You could almost figure out the EV for a scene at a certain distance.  Let's say your scene is EV 8 at twenty feet away.  And let's say you want to photograph it from 100 feet away.  That's five times the distance.  So, the light intensity would be 1/25.  Every stop dimmer is 1/2 the light intensity, so how many stops is 1/25 the light intensity?  The question becomes "2 to the what power is 25?" That would be roughly 4 1/2 stops.  If the scene was EV 8 at twenty feet, it's about EV 3.5 at a hundred feet.

If the scene was only EV 4 at twenty feet, it would be about EV -0.5 at a hundred feet.  Let's just say EV 0. 

I don't know if these calculations would really apply to a scene, because it's not a point-source of light, but it's probably a good rough guide.  Figure this scene might be be EV 4 if you were standing right there;  a couple hundred feet away, maybe start around EV 0.  Many night scenes are EV 4 ("floodlighted buildings") when you're up close, so that's often the baseline from which I make guesstimates. 

By the way, these should really say "LV" not "EV", because they are light values.  EV is for the camera, not the scene. 

I tried here to get as much sharpness and depth-of-field as practical without a tripod, but next time, I'd try f/2 at 1/15th sec. 

Like a Forties Diner In The Desert Night

April 2016
120 film (6x6 cm)
Yashica MAT 124G
Kodak 400TX at EI 6400
1/60th sec., handheld
This photo may look familiar;  that link has the Ilford HP5 Plus version.

Even with contrasty lighting and the compressed tonal range due to pushing, this has good tones and definitely looks like film.  f/8 and 1/60th at EI 6400 would make this EV 6 ("Fairs, Amusement Parks").  This is another one I'll have to check with a good light meter.  (Update:  Yup, it's EV 6, or actually LV 6 because we're talking about amount of light, not camera settings.)  The 45-minute dev time is probably good for 6400, though, because a couple of the scenes were definitely anchored to a known EV (they were photographed with a digital camera as well).  So, we can say that Tri-X at 6400 looks pretty good on 120 film.  There might even be ways to improve it, but this is not bad for a single-product developer.

This was the third photo but only the second frame on the roll, because the Yashica decided to start having difficulties with the film transport mechanism.  Unwanted doubling is a common problem with these cameras;  I know, because I've had two of 'em that had this happen.  Time for some camera maintenance, or disassembly perhaps. 

It's getting tough to find old-style architecture and signs;  hence, the desert reference.  This building, with its curved metal and glass, has an early Mid-Century feel.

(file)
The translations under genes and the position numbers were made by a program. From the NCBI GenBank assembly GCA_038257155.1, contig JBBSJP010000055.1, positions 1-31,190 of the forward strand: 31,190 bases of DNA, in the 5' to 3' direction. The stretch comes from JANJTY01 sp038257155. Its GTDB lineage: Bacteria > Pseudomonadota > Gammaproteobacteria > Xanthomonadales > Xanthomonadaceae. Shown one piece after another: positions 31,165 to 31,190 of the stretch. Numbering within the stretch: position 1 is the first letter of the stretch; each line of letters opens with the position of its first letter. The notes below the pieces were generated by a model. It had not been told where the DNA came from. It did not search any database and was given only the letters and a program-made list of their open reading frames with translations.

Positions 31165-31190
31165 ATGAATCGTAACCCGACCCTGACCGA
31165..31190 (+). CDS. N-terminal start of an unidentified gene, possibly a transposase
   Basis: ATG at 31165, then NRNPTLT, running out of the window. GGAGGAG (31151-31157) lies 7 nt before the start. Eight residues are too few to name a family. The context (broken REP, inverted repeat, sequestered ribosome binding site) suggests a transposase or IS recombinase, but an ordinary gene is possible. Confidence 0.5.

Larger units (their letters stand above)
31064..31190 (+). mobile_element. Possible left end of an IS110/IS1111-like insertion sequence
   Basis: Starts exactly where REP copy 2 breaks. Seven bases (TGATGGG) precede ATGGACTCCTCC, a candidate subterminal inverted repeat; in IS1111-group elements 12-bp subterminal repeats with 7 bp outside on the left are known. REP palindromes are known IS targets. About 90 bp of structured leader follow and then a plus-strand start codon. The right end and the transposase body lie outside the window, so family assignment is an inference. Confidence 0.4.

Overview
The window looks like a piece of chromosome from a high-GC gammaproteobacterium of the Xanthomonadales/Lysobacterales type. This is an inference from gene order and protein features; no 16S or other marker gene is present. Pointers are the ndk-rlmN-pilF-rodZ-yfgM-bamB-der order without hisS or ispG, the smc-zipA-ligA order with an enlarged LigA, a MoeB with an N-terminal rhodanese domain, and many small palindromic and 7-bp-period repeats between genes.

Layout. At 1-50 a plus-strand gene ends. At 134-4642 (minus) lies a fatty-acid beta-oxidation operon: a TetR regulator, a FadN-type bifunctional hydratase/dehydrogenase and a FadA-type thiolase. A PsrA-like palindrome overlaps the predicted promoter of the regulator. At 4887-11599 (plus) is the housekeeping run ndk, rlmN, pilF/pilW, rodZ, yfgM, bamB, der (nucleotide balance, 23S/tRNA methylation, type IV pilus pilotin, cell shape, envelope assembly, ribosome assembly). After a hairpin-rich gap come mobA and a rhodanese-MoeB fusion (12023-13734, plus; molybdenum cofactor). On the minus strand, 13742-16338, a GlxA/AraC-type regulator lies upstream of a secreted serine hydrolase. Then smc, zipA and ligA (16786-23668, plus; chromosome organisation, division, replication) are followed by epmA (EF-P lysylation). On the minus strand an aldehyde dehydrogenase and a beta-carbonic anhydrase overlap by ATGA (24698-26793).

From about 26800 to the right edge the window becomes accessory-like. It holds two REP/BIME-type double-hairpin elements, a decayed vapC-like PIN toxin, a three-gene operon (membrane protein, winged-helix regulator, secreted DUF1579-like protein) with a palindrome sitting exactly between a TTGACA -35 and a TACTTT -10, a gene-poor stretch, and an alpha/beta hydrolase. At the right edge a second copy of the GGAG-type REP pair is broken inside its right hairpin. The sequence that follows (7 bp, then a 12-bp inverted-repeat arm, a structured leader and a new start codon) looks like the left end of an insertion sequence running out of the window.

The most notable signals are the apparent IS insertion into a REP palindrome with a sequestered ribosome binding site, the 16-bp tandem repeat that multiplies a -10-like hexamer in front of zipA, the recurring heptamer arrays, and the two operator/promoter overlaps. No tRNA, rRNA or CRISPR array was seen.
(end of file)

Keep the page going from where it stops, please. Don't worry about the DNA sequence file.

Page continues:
Ice Cream Sold Here

April 2016
120 film (6x6 cm)
Yashica MAT 124G
Kodak 400TX at EI 6400
1/60th sec., handheld

The Yashica MAT 124G has an 80mm lens and a maximum aperture of f/3.5.  Maybe it's not the kind of camera you'd expect to use for hand-held night photography, but I think this result is very good.  If you hold the camera very still you could probably use 1/30th without a tripod.

f/5.6 and 1/60th would be EV 5 for 6400.  I still want to say that scenes like this one are EV 4, but the wall near the light fixtures is washing out quite a bit.  The same thing is happening to the brightly-lit interior.  What's important is the detail on the walls and pavement away from the brightest light.  For now, I'm going to say LV 4 until I meter this scene carefully with a good meter.

Update:  Another time, I metered this scene with an incident meter, and arrived at LV 4.5 to LV 5.  Go here to see this scene at a carefully-metered EV 5 at EI 12800.  (Go there and scroll down;  third photo from the top).

Rustic Building, View 1

April 2016
6x6 cm, cropped
Yashica MAT 124G
Kodak 400TX at 6400
1/250th sec.

On a day like this with dark cloudy skies and 400 film, f/8 at 1/60th would be about right.  Actually, no;  now that I think of it, I use f/8 @ 1/125th.  A few days later, I did actually see clouds dark enough to call for f/8 @ 1/60th.  However, when the sky is a uniform gray, it's usually f/8 @ 125th for 400 film.

f/22 and 1/250th at EI 6400 places this scene at EV 11, which is probably correct.  This is a good solid 6400, even if it's not 12800. 

Rustic Building, View 2

April 2016
6x6 cm
Yashica MAT 124G
Kodak 400TX at 6400
1/250th sec.

Again this was EV 11 for 6400.  

Next roll, I may extend the dev time to 50 or 60 minutes.  The negative was still not quite dense enough, compared to where it should be.  However, this is a definite 6400 push, even if it's not 12800.  It tells me that the develop time of 44 minutes is either right for 6400, or it could even be extended to an hour.

If you listen to some people, you could never possibly get results like these trying to push Tri-X to 6400.  Well, as you can see here, the results are actually very good.  If the caption didn't say 6400, this could almost pass for Tri-X at normal speed.  It also depends on the developing technique and choice of developer.

The best kinds of test photos are the pictures that you would want to take anyway.  This is one that I happen to like quite a bit.

I hope you've enjoyed this page.  I did my best to provide you with knowledge that you might not even find in a book, or if you did, it would take a lot of searching.  If you found this page to be helpful or even just entertaining, please help keep this site on-line by purchasing your stuff through these links.  Film, cameras (even digital ones), clothing, cookware, anything.  (This link will take you to a selection of medium format cameras.)  Your support is greatly appreciated.

Thanks again for visiting this site!

Gallery:  Kodak Tri-X At 6400, Page 2

How-To:  Pushing Tri-X To 6400 And Beyond